Investing in Your Future

I am not the best dad. I will openly admit that. There are times I do not follow Paul's advice where he says, "Fathers, do not exasperate your children." I know, Paul, but it's so fun. (and sometimes costly) However, there is one area that I have always worked hard to train my children in from the time they were young.


When my kids started school they got an allowance. It wasn't much, but it was there for them to learn to do three things: spend, save, and give wisely. So we split their money like this: 10% giving (God money), 20% saving, and the other 70% they could spend as they wanted (with guidance). As they got older we raised allowance, but these three percent areas stayed the same. And when they got jobs outside the home they knew their money was split the same way.


When Zachary was a sophomore he became such a prolific worker and saver that he began a retirement account and bought his first pickup with cash! (The dealer was impressed, but not proud like dad!) When Ezekiel started working as a janitor at the church at 13 he started his own retirement account. Our investment advisor to this day tells clients who haven't started their own retirement about her youngest customer.


Now Darby and Moira are to the point where they are making enough money (and steadily enough) that they are ready to invest in their own retirement. It's been a hard sell for my daughters to save like their brothers. They have through the years been far too busy to get full-time jobs, so to take what little they had and not having a steady source of income they haven't been able to start a retirement fund.


I think that's always been the issue with my kids and "selling" a retirement fund- "I'm giving this money away and not going to see it again for HOW LONG?!" They, like us, get caught up in the here and now. Zachary and Ezekiel now can see how that little amount has grown and can see the importance of starting when they did, but when you first start you wonder is this worth it?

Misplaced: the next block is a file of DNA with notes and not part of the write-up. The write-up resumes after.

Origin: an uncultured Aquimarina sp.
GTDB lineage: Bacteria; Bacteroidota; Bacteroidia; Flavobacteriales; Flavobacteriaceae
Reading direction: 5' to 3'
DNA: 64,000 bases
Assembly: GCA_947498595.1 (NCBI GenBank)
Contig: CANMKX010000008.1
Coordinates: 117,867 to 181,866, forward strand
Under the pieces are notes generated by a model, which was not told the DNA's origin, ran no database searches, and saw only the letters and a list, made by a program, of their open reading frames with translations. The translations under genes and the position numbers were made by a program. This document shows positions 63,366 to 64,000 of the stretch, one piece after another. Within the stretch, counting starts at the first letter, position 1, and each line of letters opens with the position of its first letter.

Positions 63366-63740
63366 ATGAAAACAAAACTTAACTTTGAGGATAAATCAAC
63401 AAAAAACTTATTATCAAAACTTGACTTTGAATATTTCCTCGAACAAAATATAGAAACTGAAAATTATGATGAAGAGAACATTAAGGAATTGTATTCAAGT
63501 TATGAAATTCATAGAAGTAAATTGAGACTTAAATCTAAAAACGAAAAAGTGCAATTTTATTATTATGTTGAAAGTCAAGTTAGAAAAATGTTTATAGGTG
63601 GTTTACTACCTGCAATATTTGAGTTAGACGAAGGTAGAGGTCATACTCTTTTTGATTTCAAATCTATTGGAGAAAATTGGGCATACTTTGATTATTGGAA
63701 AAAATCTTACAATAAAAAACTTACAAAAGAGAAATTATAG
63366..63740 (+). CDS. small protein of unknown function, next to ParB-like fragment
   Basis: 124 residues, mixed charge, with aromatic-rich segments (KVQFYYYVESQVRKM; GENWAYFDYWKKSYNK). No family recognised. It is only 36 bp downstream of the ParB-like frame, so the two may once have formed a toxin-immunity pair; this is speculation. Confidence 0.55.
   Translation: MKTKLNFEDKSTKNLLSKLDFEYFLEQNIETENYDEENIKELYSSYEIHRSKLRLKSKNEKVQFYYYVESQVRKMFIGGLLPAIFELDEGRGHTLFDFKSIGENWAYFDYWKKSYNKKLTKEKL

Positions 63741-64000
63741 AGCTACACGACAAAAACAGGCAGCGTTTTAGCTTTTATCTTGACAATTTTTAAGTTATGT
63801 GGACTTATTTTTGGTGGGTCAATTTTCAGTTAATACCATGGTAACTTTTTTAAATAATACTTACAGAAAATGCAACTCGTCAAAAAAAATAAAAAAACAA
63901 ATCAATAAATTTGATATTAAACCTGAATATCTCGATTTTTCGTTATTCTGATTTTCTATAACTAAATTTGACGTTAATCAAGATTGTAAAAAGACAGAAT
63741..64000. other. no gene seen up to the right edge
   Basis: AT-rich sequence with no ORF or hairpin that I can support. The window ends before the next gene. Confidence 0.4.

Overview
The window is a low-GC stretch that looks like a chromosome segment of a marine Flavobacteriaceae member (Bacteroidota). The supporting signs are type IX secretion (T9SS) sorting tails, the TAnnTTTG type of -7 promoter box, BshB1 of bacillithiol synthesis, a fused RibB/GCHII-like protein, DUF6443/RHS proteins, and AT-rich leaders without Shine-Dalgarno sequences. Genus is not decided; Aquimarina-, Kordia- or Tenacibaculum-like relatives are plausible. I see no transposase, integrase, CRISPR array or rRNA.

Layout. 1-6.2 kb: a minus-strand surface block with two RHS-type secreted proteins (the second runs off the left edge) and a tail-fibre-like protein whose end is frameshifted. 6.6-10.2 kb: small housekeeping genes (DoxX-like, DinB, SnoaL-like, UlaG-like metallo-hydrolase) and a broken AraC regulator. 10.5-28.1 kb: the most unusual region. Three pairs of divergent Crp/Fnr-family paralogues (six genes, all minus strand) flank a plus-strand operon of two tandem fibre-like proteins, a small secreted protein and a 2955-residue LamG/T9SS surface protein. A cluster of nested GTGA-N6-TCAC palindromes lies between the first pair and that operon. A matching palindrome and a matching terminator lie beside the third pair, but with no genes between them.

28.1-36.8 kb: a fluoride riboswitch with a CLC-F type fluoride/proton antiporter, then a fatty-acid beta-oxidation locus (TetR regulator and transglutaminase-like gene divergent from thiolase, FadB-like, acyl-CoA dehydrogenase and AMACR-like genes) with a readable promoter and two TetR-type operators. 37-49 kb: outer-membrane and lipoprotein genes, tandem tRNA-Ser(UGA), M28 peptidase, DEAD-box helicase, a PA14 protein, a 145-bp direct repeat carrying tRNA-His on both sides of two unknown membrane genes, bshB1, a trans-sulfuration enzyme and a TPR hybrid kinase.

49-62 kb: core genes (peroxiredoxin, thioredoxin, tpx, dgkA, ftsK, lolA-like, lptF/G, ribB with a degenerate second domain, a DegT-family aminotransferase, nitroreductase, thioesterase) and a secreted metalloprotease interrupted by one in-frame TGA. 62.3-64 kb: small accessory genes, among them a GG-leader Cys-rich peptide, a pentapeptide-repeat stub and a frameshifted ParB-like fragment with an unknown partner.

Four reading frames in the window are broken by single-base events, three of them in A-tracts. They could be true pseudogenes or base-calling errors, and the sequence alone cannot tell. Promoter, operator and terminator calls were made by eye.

The same is true in our Christian walk. You hear the pastor's charge to read your Bible daily. The Bible study tells you to spend time in prayer each day. Amy Duncan is challenging you to memorize, MEMORIZE, verses. In your mind you wonder if it's worth it. You wonder how much do I pray or read. You wonder what difference it will make.


Paul, in writing to Timothy, says, "But as for you, continue in what you have learned and have firmly believed, knowing from whom you learned it and how from childhood you have been acquainted with the sacred writings, which are able to make you wise for salvation through faith in Jesus Christ." (2 Timothy 3:14-15) Paul told Timothy before these verses that evil people would go from bad to worse, and that people would more and more follow their own desires. But this charge he gave to Timothy- to "continue in what you have learned". In other words all of the investments of studying the Scriptures and learning from those who knew it would give Timothy what he needed to stand firm when all around him fell to corruption and deceit.


Are you investing time in God's word? If not, start today, and start small. A few verses followed by a short prayer. As you continue, you may desire to spend more time as you see the "returns" on what you have invested. And just like my investment advisor tells me, "It's never too late to start."


Doug

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Northwestern United Methodist Church

232 4th Ave. 

Mellette, SD 57461

605.887.3148

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